Tuesday, August 30, 2016

Court Issues Narrow Preliminary Injunction Against North Carolina's Transgender Bathroom Access Law

In an 83-page opinion handed down last week, a North Carolina federal district court issued a narrow preliminary injunction preventing enforcement North Carolina's transgender bathroom access law against two students and one employee of the University of North Carolina.  In Carcano v. McCrory, (MD NC, Aug. 26, 2016), the court concluded that the provisions requiring transgender individuals to use school bathrooms, locker rooms and showers corresponding to the biological sex listed on their birth certificate likely violate Title IX as interpreted by the U.S. Department of Education and upheld by the 4th Circuit.  In reaching its conclusion, the court relied heavily on evidence that the prior practice of dealing with bathroom use by transgender students on a case-by-case basis had worked well.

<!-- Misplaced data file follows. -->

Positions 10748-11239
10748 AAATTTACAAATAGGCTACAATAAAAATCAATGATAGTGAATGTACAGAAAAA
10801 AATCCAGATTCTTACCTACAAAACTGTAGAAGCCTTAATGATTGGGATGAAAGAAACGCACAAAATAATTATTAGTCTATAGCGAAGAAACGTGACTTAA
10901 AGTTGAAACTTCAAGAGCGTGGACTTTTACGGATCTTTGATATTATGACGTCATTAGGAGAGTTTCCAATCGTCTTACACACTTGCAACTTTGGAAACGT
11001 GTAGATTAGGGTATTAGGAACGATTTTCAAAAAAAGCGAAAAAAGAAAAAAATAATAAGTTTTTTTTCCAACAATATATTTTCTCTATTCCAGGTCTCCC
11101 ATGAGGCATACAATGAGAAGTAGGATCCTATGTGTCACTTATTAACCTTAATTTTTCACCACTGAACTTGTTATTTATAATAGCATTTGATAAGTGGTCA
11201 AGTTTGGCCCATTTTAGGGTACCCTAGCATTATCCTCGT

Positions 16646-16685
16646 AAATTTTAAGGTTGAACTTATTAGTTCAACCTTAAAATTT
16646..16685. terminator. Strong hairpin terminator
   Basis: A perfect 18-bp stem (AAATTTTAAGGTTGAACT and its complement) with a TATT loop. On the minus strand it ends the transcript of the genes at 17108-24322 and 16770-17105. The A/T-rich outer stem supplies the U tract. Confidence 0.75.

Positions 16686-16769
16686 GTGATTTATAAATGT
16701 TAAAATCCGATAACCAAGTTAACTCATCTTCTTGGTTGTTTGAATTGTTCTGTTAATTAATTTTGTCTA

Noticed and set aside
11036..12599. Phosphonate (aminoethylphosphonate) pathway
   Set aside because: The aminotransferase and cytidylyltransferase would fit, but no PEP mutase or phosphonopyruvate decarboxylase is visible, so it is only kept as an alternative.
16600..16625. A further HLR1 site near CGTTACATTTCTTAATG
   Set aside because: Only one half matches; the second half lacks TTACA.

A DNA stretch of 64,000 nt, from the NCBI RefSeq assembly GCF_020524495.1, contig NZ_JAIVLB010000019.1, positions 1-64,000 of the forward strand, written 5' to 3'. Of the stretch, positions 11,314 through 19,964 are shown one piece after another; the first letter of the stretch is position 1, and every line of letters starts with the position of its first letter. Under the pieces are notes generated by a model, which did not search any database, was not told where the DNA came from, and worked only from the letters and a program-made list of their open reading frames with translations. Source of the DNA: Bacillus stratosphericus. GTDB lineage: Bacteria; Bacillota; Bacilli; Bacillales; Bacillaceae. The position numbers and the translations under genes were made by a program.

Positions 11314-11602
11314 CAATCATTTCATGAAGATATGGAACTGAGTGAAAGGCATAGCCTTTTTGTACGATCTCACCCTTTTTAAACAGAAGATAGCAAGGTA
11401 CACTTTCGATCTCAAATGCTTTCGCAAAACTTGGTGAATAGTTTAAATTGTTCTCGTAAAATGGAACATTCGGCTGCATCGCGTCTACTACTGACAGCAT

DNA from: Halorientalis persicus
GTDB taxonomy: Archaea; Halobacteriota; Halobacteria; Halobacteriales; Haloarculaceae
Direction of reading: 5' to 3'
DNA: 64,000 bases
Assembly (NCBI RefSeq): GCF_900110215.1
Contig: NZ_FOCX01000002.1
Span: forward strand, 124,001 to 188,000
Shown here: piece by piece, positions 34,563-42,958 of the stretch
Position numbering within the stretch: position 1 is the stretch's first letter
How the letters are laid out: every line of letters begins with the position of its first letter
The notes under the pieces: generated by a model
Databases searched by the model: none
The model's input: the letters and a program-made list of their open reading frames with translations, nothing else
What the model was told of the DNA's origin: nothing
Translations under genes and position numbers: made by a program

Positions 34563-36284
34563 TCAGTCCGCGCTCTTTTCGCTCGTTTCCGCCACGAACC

The court however rejected plaintiffs' contention that the North Carolina law violates the equal protection clause, saying in part:
it appears that the privacy interests that justify the State’s provision of sex-segregated bathrooms, showers, and other similar facilities arise from physiological differences between men and women, rather than differences in gender identity....
The court reserved judgment on plaintiffs' substantive due process claims relating to informational privacy and unwanted medical treatment.  Baptist Press reports on the decision.

According to AP, plaintiffs yesterday filed an appeal with the 4th Circuit on the equal protection issue.